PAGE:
Complicating the situation is that racial tensions were quite real at Mizzou that fall, and real threats did exist. But the article documents how the false reports contributed to considerable fear on campus. In fact, the Russian bots avoided detection in part because the hashtag #PrayforMizzou was used by real people who were at the university or were concerned about it, as well as by those forwarding the bot-created tweets.
Racial hoaxes are everyday incidents in higher ed, so common that even the campus papers don’t always find them worth covering. To date these hoaxes are invariably tracked back to actual people committing them (because bots can’t spray graffiti or make fake nooses, or whatever). The “research” fails to address how bot activity explains incidents from a time when the bots didn’t exist, but let’s gloss over that.
Prier writes that there was plenty of evidence — for those looking — that the tweets that spread were false. He cites the tweeting and retweeting patterns, consistent with other Russian bot efforts. “The plot was smoothly executed and evaded the algorithms Twitter designed to catch bot tweeting, mainly because the Mizzou hashtag was being used outside of that attack,” he writes. “The narrative was set as the trend was hijacked, and the hoax was underway.”
“For those looking”? The concept here is called “confirmation bias.” What are these patterns? Can anything else have these patterns? Do we have absolute confirmation that Russian bots in general exist? Do we have a motive here? Do we have evidence that people really can be incited to violence over a Tweet? I’m not saying the hoax didn’t happen but…our media instigates such hoaxes on a regular basis, and I really think they’re more influential than a Tweet.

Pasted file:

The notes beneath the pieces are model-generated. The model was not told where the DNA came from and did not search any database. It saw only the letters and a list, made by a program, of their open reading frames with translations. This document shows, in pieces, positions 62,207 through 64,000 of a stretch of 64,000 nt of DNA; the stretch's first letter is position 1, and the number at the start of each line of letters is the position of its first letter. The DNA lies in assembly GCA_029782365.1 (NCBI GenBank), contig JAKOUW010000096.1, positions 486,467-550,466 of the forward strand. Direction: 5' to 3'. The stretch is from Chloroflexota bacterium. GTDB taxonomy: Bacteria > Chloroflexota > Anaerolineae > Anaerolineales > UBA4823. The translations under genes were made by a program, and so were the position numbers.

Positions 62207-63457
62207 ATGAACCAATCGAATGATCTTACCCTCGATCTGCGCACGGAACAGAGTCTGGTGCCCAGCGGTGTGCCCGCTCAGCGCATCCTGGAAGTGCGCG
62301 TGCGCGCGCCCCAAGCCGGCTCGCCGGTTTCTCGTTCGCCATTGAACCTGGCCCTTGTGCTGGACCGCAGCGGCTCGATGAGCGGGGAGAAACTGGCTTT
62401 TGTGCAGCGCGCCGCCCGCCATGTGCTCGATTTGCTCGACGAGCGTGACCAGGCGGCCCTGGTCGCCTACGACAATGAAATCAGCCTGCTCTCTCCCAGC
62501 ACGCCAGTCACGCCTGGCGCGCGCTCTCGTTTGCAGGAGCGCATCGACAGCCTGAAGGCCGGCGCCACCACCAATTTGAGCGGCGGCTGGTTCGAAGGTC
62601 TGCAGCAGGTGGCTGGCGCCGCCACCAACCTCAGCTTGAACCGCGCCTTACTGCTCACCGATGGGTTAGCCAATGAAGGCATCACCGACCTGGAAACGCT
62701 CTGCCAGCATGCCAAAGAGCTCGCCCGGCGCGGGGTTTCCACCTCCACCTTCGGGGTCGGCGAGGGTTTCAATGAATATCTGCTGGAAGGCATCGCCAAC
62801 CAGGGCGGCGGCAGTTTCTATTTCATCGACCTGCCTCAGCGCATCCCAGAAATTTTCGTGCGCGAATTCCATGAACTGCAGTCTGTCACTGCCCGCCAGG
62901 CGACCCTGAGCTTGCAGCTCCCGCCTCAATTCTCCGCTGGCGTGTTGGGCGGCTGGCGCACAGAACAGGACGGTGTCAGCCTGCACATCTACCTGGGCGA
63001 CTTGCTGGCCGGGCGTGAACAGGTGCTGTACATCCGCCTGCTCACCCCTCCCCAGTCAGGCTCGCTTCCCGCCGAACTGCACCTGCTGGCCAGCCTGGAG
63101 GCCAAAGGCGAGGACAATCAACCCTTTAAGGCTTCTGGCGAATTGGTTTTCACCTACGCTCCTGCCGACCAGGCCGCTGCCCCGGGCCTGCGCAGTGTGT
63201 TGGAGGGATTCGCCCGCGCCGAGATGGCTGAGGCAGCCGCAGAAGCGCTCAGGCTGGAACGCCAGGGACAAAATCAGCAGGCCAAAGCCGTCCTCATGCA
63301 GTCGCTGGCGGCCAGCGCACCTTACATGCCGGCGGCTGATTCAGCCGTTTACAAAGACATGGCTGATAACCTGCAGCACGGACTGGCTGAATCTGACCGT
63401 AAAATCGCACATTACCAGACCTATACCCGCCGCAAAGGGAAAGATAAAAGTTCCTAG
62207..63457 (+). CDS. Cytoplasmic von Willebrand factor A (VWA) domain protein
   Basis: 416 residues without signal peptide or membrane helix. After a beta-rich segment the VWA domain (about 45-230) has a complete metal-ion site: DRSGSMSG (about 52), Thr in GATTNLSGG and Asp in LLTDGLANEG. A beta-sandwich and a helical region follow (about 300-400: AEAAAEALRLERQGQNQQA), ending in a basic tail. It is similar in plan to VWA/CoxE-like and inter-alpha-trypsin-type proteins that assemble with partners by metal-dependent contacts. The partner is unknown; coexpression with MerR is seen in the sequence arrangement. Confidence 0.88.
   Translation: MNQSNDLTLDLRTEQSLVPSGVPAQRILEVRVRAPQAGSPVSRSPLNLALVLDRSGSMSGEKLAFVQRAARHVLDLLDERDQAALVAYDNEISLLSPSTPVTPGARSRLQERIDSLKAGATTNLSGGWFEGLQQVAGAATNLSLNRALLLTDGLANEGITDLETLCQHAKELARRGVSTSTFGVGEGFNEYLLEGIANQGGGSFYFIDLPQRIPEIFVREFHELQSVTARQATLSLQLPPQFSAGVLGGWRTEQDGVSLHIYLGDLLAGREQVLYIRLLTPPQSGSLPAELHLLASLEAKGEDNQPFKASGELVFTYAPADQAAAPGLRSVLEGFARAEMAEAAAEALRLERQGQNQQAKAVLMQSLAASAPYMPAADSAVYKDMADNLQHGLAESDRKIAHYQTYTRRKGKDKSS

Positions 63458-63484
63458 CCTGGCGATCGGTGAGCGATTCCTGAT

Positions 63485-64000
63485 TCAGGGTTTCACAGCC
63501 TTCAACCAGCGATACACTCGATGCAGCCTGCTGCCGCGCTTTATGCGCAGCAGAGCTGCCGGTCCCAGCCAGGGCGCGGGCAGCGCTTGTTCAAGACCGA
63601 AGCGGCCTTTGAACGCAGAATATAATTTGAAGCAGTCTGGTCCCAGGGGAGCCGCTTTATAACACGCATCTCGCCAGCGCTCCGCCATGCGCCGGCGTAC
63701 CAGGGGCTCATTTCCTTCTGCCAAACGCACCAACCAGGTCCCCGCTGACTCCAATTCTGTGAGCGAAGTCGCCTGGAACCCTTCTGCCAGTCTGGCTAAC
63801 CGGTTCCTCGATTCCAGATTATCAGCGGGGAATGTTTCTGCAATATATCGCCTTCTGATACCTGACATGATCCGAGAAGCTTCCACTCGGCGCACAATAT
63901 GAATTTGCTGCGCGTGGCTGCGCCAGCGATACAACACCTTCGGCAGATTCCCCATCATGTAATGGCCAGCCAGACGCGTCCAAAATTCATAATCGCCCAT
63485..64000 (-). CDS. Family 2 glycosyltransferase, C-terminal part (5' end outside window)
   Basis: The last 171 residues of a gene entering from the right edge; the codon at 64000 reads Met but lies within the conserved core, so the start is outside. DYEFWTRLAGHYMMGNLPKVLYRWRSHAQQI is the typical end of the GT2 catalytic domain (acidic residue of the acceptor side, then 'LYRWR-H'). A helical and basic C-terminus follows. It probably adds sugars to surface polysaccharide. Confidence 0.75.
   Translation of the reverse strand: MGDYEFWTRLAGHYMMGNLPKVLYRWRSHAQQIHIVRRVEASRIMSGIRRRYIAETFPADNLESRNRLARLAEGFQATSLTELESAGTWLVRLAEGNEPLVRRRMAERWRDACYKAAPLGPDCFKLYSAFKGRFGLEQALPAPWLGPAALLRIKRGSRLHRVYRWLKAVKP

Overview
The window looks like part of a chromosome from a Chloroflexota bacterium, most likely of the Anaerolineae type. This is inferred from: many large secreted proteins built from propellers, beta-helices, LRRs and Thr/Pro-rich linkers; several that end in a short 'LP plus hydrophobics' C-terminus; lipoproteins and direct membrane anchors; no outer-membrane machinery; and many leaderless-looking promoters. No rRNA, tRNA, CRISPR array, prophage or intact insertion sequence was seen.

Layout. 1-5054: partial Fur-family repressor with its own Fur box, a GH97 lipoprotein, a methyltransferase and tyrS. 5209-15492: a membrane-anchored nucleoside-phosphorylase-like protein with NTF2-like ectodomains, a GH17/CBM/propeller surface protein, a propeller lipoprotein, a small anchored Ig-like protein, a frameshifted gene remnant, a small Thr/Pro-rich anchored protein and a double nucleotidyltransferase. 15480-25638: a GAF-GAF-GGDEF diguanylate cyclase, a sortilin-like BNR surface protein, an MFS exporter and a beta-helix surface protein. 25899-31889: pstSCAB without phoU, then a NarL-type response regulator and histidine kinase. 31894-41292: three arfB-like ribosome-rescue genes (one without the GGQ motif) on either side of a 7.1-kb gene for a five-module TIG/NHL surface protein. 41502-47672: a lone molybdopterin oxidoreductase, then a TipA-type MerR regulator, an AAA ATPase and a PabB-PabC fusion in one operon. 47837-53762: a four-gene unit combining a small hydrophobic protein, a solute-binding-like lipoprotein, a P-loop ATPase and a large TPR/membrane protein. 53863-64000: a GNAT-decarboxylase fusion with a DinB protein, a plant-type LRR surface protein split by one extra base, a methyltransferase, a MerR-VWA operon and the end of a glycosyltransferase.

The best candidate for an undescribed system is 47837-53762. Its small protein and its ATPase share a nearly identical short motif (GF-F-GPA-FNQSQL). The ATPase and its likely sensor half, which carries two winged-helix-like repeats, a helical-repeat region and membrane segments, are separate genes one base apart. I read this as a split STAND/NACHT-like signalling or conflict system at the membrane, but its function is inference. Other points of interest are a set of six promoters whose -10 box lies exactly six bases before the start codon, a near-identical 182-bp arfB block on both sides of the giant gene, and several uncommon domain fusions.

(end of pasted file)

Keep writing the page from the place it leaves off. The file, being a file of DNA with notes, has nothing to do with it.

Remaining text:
Had anyone done a search of Google images for “bruised black child,” the image that was included in the false tweet would have come up — an image showing a child who had been beaten up by police, but a year prior in Ohio.
Oh no, a picture was taken out of context, and used to push an agenda. Um…doesn’t our mainstream media do this on a regular basis? Even if alleged Russian Bots are affecting a few thousand kids, our known media regularly misleads hundreds of millions. The hypocrisy here is a bit thick, no?
And I still think we should have some real evidence that it’s “the Russians” here, because “it acts like something that we’ve defined to be acting like a Russian bot” is a pretty circular way of finding a Russian bot.
The comments section rightfully trashes this supposed scholarly research:
The explanation given in his endnote for the #PrayforMizzou case isn’t very strong. He didn’t match any Twitter accounts to Russian bot accounts, only what he believed were bot accounts and matching his groupings of tweets to the modus operandi of later Russian bot-type Twitter influence campaigns. I’m not entirely sure I buy it as a Russian influence campaign.
I’m glad the media is finally done with “The Russians” hoax. I can take some time to wonder what will be the next hoax the mainstream media will push on the public, but I won’t waste time wondering if people will fall for it, I know the answer there.
Similarly, I won’t waste time thinking “The Russians” are behind the next hoax I hear on the news.